As of INCLUDE:
[bash]$ echo $INCLUDE 
/opt/intel/Compiler/11.1/046/ipp/em64t/include:/opt/intel/Compiler/11.1/046/mkl/include[/bash]
This does not seem to point to any TBB at all! But with the hint I checked the INSTALL_DIR, and it was wrong.

By default TBB 3.0 is loaded. The env variables are:
[bash]$ echo $TBB30_INSTALL_DIR
/opt/intel/tbb30_018oss/bin/intel64/cc4.1.0_libc2.4_kernel2.6.16.21
$ echo $TBB_ARCH_PLATFORM
em64t/cc4.1.0_libc2.4_kernel2.6.16.21
[/bash]
So made the INSTALL_DIR to /opt/intel/tbb30_018oss. It still gave some errors.

I checked all the env variables with tbb using 'grep -i'. I found that CPATH, LD_LIBRARY_PATH and LIBRARY_PATH have the relavant directories begin with proper TBB (2.2) directories. OTOH, with TBB 3.0 these directories appear at the last. I change the order of the directories to make it similar as in 2.2 but it didn't make any difference.

Continuing with your hint, I tried the following with puzzling behavior:
[cpp]$ icc -I/opt/intel/tbb30_018oss/include -ltbb parallel_invoke.cpp 
/opt/intel/tbb30_018oss/include/tbb/parallel_invoke.h(48): error: no instance of function "FObject::operator()" matches the argument list and object (the object has cv-qualifiers that prevent a match)
object type is: const FObject
my_function();
^
detected during:
instantiation of "tbb::task *tbb::internal::function_invoker::execute() [with function=FObject]" at line 42
implicit generation of "tbb::internal::function_invoker::~function_invoker() [with function=FObject]" at line 42
instantiation of class "tbb::internal::function_invoker [with function=FObject]" at line 42
instantiation of "tbb::internal::function_invoker::function_invoker(const function &) [with function=FObject]" at line 132
instantiation of "void tbb::internal::parallel_invoke_helper::run_and_finish(const F0 &) [with F0=FObject]" at line 165
instantiation of "void tbb::parallel_invoke(const F0 &, const F1 &, tbb::task_group_context &) [with F0=FObject, F1=void ()]" at line 293
instantiation of "void tbb::parallel_invoke(const F0 &, const F1 &) [with F0=FObject, F1=void ()]" at line 29 of "parallel_invoke.cpp"

compilation aborted for parallel_invoke.cpp (code 2)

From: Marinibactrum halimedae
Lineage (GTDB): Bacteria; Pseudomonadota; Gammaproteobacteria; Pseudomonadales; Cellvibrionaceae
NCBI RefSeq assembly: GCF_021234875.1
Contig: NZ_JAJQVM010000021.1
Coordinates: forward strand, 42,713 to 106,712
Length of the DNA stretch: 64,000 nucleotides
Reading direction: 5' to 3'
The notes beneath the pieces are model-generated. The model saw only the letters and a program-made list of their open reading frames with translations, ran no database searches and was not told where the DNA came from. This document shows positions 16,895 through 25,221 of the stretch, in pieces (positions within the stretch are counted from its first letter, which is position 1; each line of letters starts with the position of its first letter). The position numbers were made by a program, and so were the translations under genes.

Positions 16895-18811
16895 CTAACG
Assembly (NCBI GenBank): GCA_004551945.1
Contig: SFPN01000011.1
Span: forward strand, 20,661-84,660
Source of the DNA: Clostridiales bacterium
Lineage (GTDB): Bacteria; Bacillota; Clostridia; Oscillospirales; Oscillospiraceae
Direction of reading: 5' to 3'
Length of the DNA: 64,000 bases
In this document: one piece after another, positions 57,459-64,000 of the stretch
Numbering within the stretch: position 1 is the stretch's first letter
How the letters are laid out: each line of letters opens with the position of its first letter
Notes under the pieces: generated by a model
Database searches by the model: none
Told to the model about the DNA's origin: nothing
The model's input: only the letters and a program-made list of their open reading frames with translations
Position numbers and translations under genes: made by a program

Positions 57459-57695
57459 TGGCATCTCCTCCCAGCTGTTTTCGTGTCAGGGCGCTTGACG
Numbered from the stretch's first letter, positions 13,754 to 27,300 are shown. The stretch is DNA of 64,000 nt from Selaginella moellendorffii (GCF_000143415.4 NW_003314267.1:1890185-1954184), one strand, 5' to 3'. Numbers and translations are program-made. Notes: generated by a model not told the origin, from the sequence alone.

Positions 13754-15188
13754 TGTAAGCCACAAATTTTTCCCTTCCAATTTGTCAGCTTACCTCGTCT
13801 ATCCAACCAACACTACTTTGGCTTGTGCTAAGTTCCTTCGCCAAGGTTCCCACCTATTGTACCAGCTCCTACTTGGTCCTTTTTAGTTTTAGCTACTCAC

$ icc -I/opt/intel/tbb22_20090809oss/include/ -ltbb parallel_invoke.cpp
$ ./a.out
Hello World!
Yeah!
$
[/cpp]
The problem is with include, but I still can't figure out how to fix it! :(

I tried compiling from source code, no luck. BTW, parallel_for with lamda works now with correct INSTALL_DIR. concurrent_bounded_queue and parallel_invoke fail. :(

Any more clues?
Alexey_K_Intel3
Employee
103 Views
For parallel_invoke, the likely reason is a change we did in 2.2 Update 2:
- parallel_invoke and parallel_for_each now take function objects by const reference, not by value.
Due to that, you should declare the function call operator as const.
sinedie
Beginner
103 Views
It doesn't seem to work

[cpp]#include 
#include 
#include 

#define N 10

using namespace std;
using namespace tbb;

class FObject {
        public:
                void operator ()() const
                {
                        cout << "Hello World!" << endl;
                }
};

void Say()
{
        cout << "Yeah!" << endl;
}

int main()
{
        task_scheduler_init init(4);

        FObject f1;
        FObject f2;

        parallel_invoke( f1, f2);

        return 0;
}

[/cpp]
Error:
[bash]/tmp/ccOiTjCa.o: In function `tbb::internal::parallel_invoke_cleaner::~parallel_invoke_cleaner()':
pi.cpp:(.text._ZN3tbb8internal23parallel_invoke_cleanerD1Ev[tbb::internal::parallel_invoke_cleaner::~parallel_invoke_cleaner()]+0x17): undefined reference to `tbb::interface5::internal::task_base::destroy(tbb::task&)'
collect2: ld returned 1 exit status
[/bash]
Alexey_K_Intel3
Employee
104 Views
The new error is different - as far as I can tell, the linker can not find a symbol that exists in TBB 3.0 but not in earlier versions. So it seems an old version of TBB is used, which confirms that the environment is screwed up.

I think the issue might be because the OS distribution mighthave installed an old version of TBB into system directories, like /usr/include and /usr/lib, and the tools search these directories even before any paths specified via INCLUDE, LIB, etc. One way to check where TBB binaries are taken from is to create a simplest TBB test that only uses e.g. task_scheduler_init which (in theory) should build without a problem, and then check dependencies with ldd; it should tell which libtbb.so is taken to resolve the dependency.

View solution in original post

sinedie
Beginner
103 Views
Thanks Alexey! That was the problem. I initially removed older tbb from intel 11.1, denied permission to look into TBB 2.2 directories. I verified that there are no libtbbs elsewhere, and complied. It worked! Then removed all tbbs but tbb30_018oss. Now everything works fine.

Thanks a lot again. :)
-S